Rabindranath's interest in the relationship between poetry and art was already visible in his writing. After reading the Japanese poets for the first time his comment was: 'They write not lyrical poetry but lyrical painting.' This deeply insightful observation distinguishes Indian prosodic tradition from the Chinese and Japanese variety. Rabindranath willfully resisted the allurement of the ideogram and image poetry. In this, he differs from Apollinaire. The French poet who endeavoured to use words to create visual images, though many of his calligrams are astonishing but the intended marriage between poetry and picture was doomed to failure. Rabindranath, on the other hand, aspired to make line and colour croon out in harmony. But not in terms of words and hues, but in terms of lines and etches – one that is unfailingly rhythmic. In an essay written in 1930 he asserts: 'The law of rhythm which is constant to all forms of art infuses life into what is lifeless. The innate trait of my metrical pattern and my creative experiments has elevated me to that stage of innovation in art, where no information emanates from the lines and colours. Where, line and colour aspires towards a rhythmic embodiment of plastic forms. The ultimate goal of which is neither introspection nor naturalistic portrayal or imitation… '. These words – which remind me of Kandinski – is an admirable definition and a mandate for Modern art. A little way along the same essay he says: '… And this relates an experience regarding the unexpectedness of my manuscript. These scattered acts of corrections merge in an undulating confluence to give birth to a unique form….' This Bengali poet continues to astound us. Let us bring to memory the intrepid movement: 'Concrete poetry'. As you know, the hub of this movement was Brazil, England and Germany. The young artists tried to formulate (and sometimes did succeed) an imaginative relationship of word, line and colour, merging the verbal with the plastic pushing the boundary of the realms of meaning and meaninglessness. Rabindranath, to some extent, sought the same objective. This dimension to his work unveiled a unique vista to the new artists, poets and lyricists that only a handful had discovered by far. Rabindranath's captivating manuscript presents to us an artist who is simultaneously our predecessor and our contemporary.
Depart's cullings from Europian exhibition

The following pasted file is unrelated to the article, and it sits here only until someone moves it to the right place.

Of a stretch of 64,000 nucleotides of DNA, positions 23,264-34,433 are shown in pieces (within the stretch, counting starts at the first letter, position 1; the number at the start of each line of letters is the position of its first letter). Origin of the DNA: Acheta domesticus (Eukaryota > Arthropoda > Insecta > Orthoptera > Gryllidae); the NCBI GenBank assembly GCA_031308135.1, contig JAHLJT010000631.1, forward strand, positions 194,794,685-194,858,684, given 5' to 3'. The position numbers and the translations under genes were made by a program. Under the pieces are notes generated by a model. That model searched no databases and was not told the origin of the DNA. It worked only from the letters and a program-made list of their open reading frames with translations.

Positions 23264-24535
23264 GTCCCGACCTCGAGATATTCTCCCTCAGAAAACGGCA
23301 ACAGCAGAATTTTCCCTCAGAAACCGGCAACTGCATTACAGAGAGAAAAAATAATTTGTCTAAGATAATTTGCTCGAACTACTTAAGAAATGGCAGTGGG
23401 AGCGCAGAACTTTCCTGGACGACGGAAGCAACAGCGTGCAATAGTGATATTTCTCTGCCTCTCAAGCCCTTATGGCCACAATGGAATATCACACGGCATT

reviews on Rabindranath Tagore
From Kaines-Smith's in the Birmingham Mails, England, 1930
Later on we come to a very interesting development, that in which the design is a deliberate aberration from natural forms, approaching in some instances the deliberately grotesque. There is an immense amount of enjoyment in this group of drawings, but again the artist has started from what may be called a fortuitious germ of design and has taken an animal from exactly as he took the accidental from of his erasures as the beginning of an entirely fanciful development of design, In one of two instances we have exquisite handling of line and form in which human figures derive their beauty and their value as a design, not from direct resemblance to human figures, but rather the quality of the line by which those figures are expressed.
From Berlingske Tidende's, Denmark, August 9, 1930
It is, however, difficult to discover a similarity between the Poet's poems and his paintings. As a poet he possesses that inner contemplative calmness of mind characteristic of the Indian, a philosophic inward turning, which in nature finds the symbols of the living poems within him. But out of his pictures a certain strange decorative art is developed. the form of which does not so much mirror the contemplation thinker as the man who has travelled all over the globe and investigated the various cultures of the East and the West. In this exhibition there are elements which remind us about things from Egyptian monuments, from modern German Graphic art, from Japanese wood cuts, from English Water- colour paintings and from primitive decorative art. There are elements which possess certain likeness to the antique orient and elements which remind us about the Scandinavian Drake style and the Gauguin Exoticism.
From Vossische Zeitung's, Germany, July 17, 1930
For his next subject he chose those mental visions which have their origin deep in our innermost being and of which everyday reality is but the mere reflection. Animals play a prominent part here; but not the animals we see in the zoological garden, but the monsters which terrify us in our nightmares. The colo[u]ring employed in the illustration of monkeys, tigers, swans, vultures and other beasts of prey is typical of innate tastes of an ancient civilization: against a black back-ground- the night enveloping the dreamer – there stand out designs in the shades of red, brown and yellow, rich and vivid to a degree. Deep mysterious c[h]ords are struck, serving as a background for some clearly outlined object.
Sourced from the book 'Art and Its Histories: A Reader', edited by Steve Edwards.